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socrateaser
socrateaser, Lawyer
Category: California Employment Law
Satisfied Customers: 39008
Experience:  Retired (mostly)
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I gave up a permanent job and an imminent $4K bonus to become

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I gave up a permanent job and an imminent $4K bonus to become a contractor that was advertised as 5-6mths work and I believe that work genuinely exists. The contract was going really well with extreme 60-80hr working wks and we successfully made a deadline for a Japanese customer that saved the account and got accolades all the way up to the CEO (we received a personal visit from the CEO and numerous managers). However, a few days after this deadline was achieved I was called into a managers office and told this was my last day and my contract was completed. Everything was going very well on a personal level with the team often taking and running with my ideas and the only possibility is that someone else had some undisclosed prejudice e.g. ageism. The day before I had worked very hard and discovered 8 critical "crash" bugs in software written by the lead architect but had very diplomatically reported and fixed them. I was in a team of 5 people working in a "war room" scenario but it was often a very intense atmosphere. We often had meals together and were invited to social events and sometimes felt the female lead architect wanted more than just a working relationship. Do I have any legal recompense? .... the only contract I have is a simple 2 page contract with a "middleman" agency who I invoice and receive payment from.
Hello,

A true "independent contractor" has no standing to sue for discrimination in employment, because the contractor is not an employee. However, in the overwhelming number of circumstances, a worker who who agrees to act as an independent contractor, is actually a misclassified employee, and once that legal issue is resolved, suddenly the employee has a discrimination claim, too.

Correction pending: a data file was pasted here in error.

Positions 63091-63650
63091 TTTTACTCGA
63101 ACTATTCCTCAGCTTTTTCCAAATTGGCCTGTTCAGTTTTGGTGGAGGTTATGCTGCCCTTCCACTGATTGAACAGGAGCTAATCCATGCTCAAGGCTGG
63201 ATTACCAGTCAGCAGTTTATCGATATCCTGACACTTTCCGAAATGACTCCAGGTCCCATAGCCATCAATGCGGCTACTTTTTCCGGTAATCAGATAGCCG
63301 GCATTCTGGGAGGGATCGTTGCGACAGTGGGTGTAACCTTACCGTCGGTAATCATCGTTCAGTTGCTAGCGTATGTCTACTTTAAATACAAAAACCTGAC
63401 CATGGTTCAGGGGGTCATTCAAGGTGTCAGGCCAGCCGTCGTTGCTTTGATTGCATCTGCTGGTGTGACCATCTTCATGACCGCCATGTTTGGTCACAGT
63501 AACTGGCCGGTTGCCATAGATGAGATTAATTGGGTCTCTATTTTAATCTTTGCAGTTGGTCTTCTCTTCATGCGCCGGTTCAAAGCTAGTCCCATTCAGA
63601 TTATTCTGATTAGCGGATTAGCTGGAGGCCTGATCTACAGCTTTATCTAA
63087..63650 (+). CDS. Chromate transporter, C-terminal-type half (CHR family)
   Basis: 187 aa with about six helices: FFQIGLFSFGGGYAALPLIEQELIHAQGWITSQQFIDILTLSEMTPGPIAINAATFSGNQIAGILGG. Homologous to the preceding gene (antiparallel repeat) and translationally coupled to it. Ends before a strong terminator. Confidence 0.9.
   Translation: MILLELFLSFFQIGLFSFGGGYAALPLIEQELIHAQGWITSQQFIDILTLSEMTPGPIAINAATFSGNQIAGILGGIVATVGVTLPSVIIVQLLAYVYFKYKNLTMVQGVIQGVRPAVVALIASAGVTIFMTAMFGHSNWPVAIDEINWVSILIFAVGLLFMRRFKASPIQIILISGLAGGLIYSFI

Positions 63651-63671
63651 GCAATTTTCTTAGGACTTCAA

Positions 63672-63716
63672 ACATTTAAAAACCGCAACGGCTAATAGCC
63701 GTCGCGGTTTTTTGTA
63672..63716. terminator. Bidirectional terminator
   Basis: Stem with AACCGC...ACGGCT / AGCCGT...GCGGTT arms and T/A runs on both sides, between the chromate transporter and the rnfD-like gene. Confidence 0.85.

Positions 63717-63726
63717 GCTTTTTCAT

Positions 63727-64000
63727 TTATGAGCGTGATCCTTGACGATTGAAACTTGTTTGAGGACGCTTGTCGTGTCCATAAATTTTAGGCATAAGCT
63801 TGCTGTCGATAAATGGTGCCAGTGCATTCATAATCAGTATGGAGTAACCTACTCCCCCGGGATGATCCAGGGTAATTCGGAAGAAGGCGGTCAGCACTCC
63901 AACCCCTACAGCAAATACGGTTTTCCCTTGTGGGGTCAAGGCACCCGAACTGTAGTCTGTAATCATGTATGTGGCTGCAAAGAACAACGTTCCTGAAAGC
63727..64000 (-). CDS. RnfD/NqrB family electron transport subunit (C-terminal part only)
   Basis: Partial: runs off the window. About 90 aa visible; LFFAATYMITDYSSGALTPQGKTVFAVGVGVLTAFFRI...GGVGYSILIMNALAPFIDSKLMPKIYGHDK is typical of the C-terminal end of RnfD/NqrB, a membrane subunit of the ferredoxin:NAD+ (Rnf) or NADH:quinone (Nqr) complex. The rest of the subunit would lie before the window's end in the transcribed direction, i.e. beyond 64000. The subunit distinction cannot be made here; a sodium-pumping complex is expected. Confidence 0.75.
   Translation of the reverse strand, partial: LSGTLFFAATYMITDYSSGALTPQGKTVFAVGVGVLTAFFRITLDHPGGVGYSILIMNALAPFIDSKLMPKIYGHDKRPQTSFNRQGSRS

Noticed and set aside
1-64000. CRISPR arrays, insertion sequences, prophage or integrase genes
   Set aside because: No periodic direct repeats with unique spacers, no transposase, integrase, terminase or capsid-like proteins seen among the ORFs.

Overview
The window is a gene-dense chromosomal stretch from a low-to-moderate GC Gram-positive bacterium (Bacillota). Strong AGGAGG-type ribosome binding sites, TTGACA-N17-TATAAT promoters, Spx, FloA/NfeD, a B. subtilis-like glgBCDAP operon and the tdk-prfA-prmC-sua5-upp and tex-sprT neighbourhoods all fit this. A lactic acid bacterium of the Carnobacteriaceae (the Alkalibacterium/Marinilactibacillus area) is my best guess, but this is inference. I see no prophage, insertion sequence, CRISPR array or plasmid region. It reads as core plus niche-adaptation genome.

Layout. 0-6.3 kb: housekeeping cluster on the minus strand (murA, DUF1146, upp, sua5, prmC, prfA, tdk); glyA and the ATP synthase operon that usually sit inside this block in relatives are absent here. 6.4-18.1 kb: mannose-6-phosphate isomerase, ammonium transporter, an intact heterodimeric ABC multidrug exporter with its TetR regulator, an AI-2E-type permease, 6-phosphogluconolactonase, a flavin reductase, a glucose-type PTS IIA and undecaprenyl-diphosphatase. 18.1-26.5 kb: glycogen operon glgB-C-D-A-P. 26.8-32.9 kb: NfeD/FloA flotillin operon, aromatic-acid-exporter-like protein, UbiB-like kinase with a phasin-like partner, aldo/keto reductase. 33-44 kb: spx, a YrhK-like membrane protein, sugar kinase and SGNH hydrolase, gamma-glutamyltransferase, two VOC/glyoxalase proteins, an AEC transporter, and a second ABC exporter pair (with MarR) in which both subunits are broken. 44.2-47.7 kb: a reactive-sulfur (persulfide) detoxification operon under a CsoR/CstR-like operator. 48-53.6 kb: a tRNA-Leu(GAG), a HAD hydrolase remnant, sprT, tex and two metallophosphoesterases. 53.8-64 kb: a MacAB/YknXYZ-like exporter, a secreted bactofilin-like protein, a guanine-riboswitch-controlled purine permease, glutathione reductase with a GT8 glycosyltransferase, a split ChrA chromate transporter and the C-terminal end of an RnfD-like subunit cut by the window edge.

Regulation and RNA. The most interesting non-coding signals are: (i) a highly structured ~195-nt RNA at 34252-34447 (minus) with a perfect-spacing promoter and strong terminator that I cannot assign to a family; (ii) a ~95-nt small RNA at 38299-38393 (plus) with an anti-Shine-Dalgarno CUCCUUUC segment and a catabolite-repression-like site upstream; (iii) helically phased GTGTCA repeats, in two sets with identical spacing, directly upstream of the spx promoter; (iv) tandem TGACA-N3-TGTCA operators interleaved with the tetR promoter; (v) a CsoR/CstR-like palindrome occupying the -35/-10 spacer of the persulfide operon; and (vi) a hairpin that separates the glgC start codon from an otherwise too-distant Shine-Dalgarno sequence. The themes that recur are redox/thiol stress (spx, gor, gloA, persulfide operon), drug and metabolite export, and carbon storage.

If you would like to determine whether or not you really were an employee, despite your contract, see this worksheet. If you determine that you were an employee, then you can file a payroll tax fraud complaint at this link. And, you can file a sex discrimination complaint at this link.

Hope this helps.

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Customer: replied 6 years ago.
To Socrateaser,

Thanks for your answer. I answered all the questions in the EDD worksheet and it appears that all 9 answers are indeed in my favor, however, is there any previous precedent of any kind for a contractor winning this type of case against a corporation?

I have one other concern before considering legal action which is I'm not protected by a legal entity e.g. a corp, so if I lost the case my house could be at risk.

In short, is there enough "meat" here to make a case worth considering.

Best Regards,
Ray
Thanks for your answer. I answered all the questions in the EDD worksheet and it appears that all 9 answers are indeed in my favor, however, is there any previous precedent of any kind for a contractor winning this type of case against a corporation?

A: You don't have a case, unless EDD determines that you are a misclassified employee. So, if you want to try to set yourself up to be treated as an employee for discrimination purposes, then you'll have to file that complaint first. Re precedent, cases never appear as starting with an EDD complaint, since the case never gets into court until after there is an established employment relationship.

You're putting the cart before the horse.

In short, is there enough "meat" here to make a case worth considering.

A: No way to know until the EDD decides your employment status.

Hope this helps.
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